Fact check: Trump responds to Jan. 6 subpoena with usual election lies


Former President Donald Trump was summoned to appear Thursday by the House Select Committee investigating the Jan. 6 attack on the Capitol.

Trump’s response: his usual election lies.

In a 14 page rambling letter To the committee’s chairman, Rep. Bennie Thompson, Trump did not say whether he would comply with the subpoena. Instead, he repeated various long-debunked election claims.

Here is a non-exhaustive fact check of some of Trump’s claims in the letter.

Trump’s headline on the document read: “THE 2020 PRESIDENTIAL ELECTION HAS BEEN Rigged and Stolen!”

The facts first: It’s wrong. The 2020 election was not rigged or stolen. Joe Biden was the legitimate winner, Trump the legitimate loser. There is no evidence, in any state, of fraud even sufficient to have changed the outcome.

Trump listed alleged evidence of wrongdoing in swing states he lost. One of his claims about Pennsylvania, which Biden won by more than 80,000 votes, was: “In Pennsylvania, in February 2021, there were 121,240 more votes than voters.”

The facts first: This is fake. Pennsylvania did not have more votes cast in the 2020 election than it had registered voters; the state had about 7 million votes cast and about 9 million registered voters, for a participation of approximately 76.5%. And Trump was also wrong if he repeated the claim that the state counted more votes in the 2020 election than it counted voters who participated in that election. This claim, which was based on a Republican state legislator’s misinterpretation of state data that was not complete at the time, has been repeatedly debunked in 2020 and 2021.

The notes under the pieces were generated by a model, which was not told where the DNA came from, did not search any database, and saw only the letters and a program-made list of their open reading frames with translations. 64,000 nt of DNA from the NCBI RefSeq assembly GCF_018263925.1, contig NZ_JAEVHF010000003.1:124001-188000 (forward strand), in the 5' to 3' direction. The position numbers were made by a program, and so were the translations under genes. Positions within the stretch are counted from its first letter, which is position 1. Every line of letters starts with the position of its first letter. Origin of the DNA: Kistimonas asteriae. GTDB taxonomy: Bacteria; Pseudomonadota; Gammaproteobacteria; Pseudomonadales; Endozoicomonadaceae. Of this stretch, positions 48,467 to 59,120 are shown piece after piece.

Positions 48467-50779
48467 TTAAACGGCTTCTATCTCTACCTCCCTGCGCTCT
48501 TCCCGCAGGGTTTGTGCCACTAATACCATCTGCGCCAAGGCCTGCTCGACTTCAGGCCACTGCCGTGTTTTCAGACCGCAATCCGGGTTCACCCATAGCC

Trump made a dramatic statement about Arizona’s most populous county, Maricopa County, where Republicans have led a partisan dummy “audit” of the 2020 election. He wrote, “Maricopa County accepted at least 20,000 mail-in ballots after Election Day 2020, including 18,000 on November 4, 2020, retrieved from the U.S. Postal Service – more than the total electoral margin of 10,457 ballots.”

The facts first: It’s wrong. As Reuters has reported, this claim, which has been circulating among Trump supporters on social media, is based on a misinterpretation of a document that does not actually show that Maricopa County accepted ballots after Election Day, without talk about thousands of ballots. The document was a receipt for the transfer of ballots to a company that scans ballot envelopes, capturing voter signatures, as part of the county’s signature verification process.

Runbeck chief executive Jeff Ellington told Reuters in June: “These 18,000 ballots were received on election day before the deadline to vote and delivered to Runbeck the following day for processing, in accordance with our operating procedure. standard.”

Trump returned to a favorite conspiracy theory about a particular county in Michigan, another swing state he lost to Biden. After claiming that one of his allies, Republican Attorney General nominee Matthew DePerno, “discovered voting machines were hijacked and accessed remotely,” Trump continued: “In County Antrim, 7,048 votes were changed in favor of Joe Biden.”